His biceps are as big and as hard
as cannon balls, the man in the Soviet documentary
who is building Stalin’s bridge, his railway, his refinery.
No doubt he’s been ordered here but he seems
as happy as if it was his idea—
his bridge, his railway, his refinery—pleased
with the laying down and the picking up,
the breaking and the putting back.
You can tell by his hearty laugh
and his nearly toothless grin that he knows
for sure he is the best one to have ever
done it and that he could keep it up, amid
his playthings, the dirt and the heavy lifting,
from dawn till dusk and longer.
Who wins and who loses? Stalin wasting,
fat and frightened in his bed, his arteries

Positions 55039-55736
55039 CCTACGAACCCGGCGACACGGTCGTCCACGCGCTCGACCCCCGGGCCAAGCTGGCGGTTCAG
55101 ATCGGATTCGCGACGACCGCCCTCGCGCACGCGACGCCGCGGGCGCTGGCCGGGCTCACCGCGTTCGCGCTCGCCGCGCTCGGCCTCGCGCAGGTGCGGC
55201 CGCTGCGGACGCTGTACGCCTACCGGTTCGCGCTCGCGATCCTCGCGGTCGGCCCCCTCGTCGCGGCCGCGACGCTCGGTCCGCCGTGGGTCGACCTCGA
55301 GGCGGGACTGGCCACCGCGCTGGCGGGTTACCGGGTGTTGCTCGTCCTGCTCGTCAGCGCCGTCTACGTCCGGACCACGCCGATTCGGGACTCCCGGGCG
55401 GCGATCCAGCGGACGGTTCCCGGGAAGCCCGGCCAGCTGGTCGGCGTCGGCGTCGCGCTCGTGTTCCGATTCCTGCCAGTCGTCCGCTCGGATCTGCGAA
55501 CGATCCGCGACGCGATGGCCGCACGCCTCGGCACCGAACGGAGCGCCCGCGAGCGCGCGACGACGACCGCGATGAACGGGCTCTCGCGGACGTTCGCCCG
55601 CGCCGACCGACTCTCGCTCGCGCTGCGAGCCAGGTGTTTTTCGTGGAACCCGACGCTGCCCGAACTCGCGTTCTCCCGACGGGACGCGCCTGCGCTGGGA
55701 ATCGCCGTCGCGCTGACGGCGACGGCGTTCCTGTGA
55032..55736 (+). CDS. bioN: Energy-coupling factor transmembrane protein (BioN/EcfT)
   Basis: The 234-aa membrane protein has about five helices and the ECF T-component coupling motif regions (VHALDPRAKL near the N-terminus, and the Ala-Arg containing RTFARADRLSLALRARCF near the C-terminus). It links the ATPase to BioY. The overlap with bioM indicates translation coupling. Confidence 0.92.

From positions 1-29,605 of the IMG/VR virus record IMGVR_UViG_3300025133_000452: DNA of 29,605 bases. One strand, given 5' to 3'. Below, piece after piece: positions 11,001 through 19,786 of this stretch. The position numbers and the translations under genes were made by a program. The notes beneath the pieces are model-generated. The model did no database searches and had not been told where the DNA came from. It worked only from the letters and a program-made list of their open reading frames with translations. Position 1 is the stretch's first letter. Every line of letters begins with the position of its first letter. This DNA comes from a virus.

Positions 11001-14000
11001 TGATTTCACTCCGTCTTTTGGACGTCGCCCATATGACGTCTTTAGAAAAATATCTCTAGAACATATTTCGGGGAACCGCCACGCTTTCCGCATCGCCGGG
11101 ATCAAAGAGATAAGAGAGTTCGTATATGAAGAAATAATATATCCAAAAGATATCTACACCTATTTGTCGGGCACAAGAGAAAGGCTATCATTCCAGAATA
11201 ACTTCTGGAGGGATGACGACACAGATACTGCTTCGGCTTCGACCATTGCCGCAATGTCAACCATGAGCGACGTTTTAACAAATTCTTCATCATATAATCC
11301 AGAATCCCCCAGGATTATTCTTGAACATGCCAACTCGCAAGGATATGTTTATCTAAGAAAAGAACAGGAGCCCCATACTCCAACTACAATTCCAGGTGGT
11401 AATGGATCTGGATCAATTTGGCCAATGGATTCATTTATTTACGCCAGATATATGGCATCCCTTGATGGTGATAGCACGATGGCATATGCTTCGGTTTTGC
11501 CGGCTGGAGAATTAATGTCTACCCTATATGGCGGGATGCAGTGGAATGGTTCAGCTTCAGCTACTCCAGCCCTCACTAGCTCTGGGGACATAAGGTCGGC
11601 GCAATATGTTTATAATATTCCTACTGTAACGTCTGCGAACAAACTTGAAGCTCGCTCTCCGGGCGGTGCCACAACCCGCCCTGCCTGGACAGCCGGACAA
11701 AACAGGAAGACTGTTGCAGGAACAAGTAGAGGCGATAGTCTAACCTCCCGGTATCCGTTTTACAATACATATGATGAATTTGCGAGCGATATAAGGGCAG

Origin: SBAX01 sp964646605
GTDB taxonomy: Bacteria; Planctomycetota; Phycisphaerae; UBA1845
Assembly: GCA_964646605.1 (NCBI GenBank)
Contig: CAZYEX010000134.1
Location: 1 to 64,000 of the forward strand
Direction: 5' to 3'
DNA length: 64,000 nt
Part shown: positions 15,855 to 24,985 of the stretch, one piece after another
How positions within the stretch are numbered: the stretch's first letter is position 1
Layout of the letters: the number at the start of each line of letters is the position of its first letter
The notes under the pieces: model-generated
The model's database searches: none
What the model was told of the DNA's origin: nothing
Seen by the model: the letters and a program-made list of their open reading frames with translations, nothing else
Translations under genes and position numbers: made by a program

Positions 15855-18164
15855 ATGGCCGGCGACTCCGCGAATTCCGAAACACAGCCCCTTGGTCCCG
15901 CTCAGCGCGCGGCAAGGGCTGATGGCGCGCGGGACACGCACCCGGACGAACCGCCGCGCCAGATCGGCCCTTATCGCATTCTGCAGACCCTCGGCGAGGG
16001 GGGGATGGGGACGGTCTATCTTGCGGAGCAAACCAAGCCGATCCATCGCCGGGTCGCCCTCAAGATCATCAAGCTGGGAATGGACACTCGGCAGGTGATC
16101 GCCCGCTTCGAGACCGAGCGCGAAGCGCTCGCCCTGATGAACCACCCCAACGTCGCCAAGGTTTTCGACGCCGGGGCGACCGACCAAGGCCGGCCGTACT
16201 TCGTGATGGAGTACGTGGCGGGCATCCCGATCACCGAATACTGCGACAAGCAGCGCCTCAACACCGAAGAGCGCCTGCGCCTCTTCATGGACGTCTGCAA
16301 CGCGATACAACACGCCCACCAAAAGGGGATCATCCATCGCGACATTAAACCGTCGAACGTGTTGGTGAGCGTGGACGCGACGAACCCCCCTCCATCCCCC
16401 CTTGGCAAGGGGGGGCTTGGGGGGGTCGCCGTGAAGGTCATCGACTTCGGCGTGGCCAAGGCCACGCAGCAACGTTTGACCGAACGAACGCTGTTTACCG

hardening, until his blood turns to iron
or this man with his hearty, almost toothless,
happy laugh. In the moment of the photo,
the work, the never-ending work, belongs to him.
is the author of four books of poems, the most recent being Red Truck Bear
(Kelsay, 2020). His poems have appeared in numerous magazines and journals, including
Cape Discovery: the Provincetown Fine Arts Work Center Anthology, Ploughshares,
and Seneca Review, and on-line in Qarrtsiluni and
Richard Nester: Featured Author in Floyd County Moonshine
(Issue 7.2, Summer 2015)